Bookkeeping

Free Accounting Course – Part 3 – Double Entry Accounting #b…

Free Accounting Course – Part 3 – Double Entry Accounting #bookkeepingcourse #doubleentry
This is the 3rd video clip in my free of charge on-line bookkeeping program. This training course shows the principles of dual entrance bookkeeping.

This video clip covers dual access – credit scores and also debits.

Following Video: https://youtu.be/ivrHlW7XsUU

One month FREE test for Sage Organization Cloud Accounting – http://sage.qumg.net/AVy3J – NO card called for

Facebook – https://goo.gl/mNuaaW
Twitter – https://goo.gl/Y8JjE8
Instagram – https://goo.gl/cPps5K

Far more entirely complimentary video clips and also training courses at www.freebookkeepingaccounting.com

The ULTIMATE audit as well as accountancy training course – https://goo.gl/bstcB3

This is the 3rd video clip in my free on-line audit training course. This training course shows the principles of dual access bookkeeping.

26 thoughts on “Free Accounting Course – Part 3 – Double Entry Accounting #b…

  1. So regarding assets n liabilities. If company buy company car with a loan do I log value asset n the outstanding loan amount as a liability

  2. I am really Thanks to you for 😊🙃 your clearly understanding spiking just the perfect teacher and I’m the one of likest person to find your lessons about book keeping

  3. Ok my question is where are you getting the account names? In the first example the transaction was called capital introduced then in the credit side you put capital. Do you just make up names?

    1. Capital introduced and capital are the same accounts. Thanks for watching

    2. @BookkeepingMaster I am strongly considering taking your full course, what does the 65.00 in euros equal in American cash? and the total cost of the course? It looks like euros are 1.0882 per cash dollar, just need to make sure.

  4. Thankyou for offering this. I am currently studying via online learning. Amd am totally lost and confused with it. Your explanations are so much simpler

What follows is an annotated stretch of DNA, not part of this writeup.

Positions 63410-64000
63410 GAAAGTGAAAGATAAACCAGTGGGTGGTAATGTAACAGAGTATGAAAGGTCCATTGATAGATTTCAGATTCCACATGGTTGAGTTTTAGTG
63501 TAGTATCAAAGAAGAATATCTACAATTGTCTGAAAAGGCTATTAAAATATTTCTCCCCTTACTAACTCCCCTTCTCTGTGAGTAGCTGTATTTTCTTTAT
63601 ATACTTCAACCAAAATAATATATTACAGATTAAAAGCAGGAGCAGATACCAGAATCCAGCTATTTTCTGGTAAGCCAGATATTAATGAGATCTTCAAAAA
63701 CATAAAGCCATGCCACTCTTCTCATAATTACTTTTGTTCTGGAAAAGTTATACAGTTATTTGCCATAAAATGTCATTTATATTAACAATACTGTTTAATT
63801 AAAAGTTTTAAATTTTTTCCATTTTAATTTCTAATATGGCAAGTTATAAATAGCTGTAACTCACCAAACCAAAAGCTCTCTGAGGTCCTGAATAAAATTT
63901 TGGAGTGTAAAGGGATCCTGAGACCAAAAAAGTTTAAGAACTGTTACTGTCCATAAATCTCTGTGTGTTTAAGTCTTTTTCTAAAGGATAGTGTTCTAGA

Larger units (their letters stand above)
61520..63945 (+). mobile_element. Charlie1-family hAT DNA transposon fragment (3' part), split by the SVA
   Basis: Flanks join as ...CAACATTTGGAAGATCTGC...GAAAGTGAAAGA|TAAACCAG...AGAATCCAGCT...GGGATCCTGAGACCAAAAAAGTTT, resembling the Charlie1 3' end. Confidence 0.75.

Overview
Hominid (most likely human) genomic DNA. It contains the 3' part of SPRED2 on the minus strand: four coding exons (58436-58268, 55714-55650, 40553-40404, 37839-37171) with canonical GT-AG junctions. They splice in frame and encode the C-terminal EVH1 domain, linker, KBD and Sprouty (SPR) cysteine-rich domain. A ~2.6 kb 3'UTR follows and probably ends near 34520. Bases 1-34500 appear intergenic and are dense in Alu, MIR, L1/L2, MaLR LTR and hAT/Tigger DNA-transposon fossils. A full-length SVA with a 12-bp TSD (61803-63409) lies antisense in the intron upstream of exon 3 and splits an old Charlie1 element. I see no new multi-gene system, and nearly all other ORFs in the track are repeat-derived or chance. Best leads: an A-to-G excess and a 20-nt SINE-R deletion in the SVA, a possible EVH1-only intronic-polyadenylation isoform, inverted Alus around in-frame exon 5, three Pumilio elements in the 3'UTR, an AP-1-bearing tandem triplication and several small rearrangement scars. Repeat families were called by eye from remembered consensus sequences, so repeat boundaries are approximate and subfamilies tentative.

5. So an expense like insurance is a debit because you get protection in return? Or what is the reason? Sorry, I’m recently taking classes

    1. Hi. Insurance would be an expense, so debit. I hope this helps. Thanks for watching.

  6. I struggle with the Debit and Credit. I can’t help comparing it to using the literal translation. Why is Sales a Credit. (Credit defined as :leaving the account.) I would think that Sales is a Debit = money coming into the account. FYI…Enjoying the video. Thanks.

    1. Hi. Yes, the sale coming into the bank is a debit, but that is just one side of the transaction. The actual posting of the sale is a credit – debit the bank, credit sales. Thanks for watching.

  7. Can equity be thought of as capital as well, or is equity different? If different, what makes it different?

  8. Thank you very much for the explanation very easy to follow. Really appreciate it. New subbie 🙂

  9. Debit = Money In, Credit = Money Out so if you follow this rule than the accounts will be correct.

  10. I understood credit to be an asset and debit to be a liability. Credit adding to the account as in a sale or deposit. Debit paying a bill. Is this incorrect???

Comments are closed.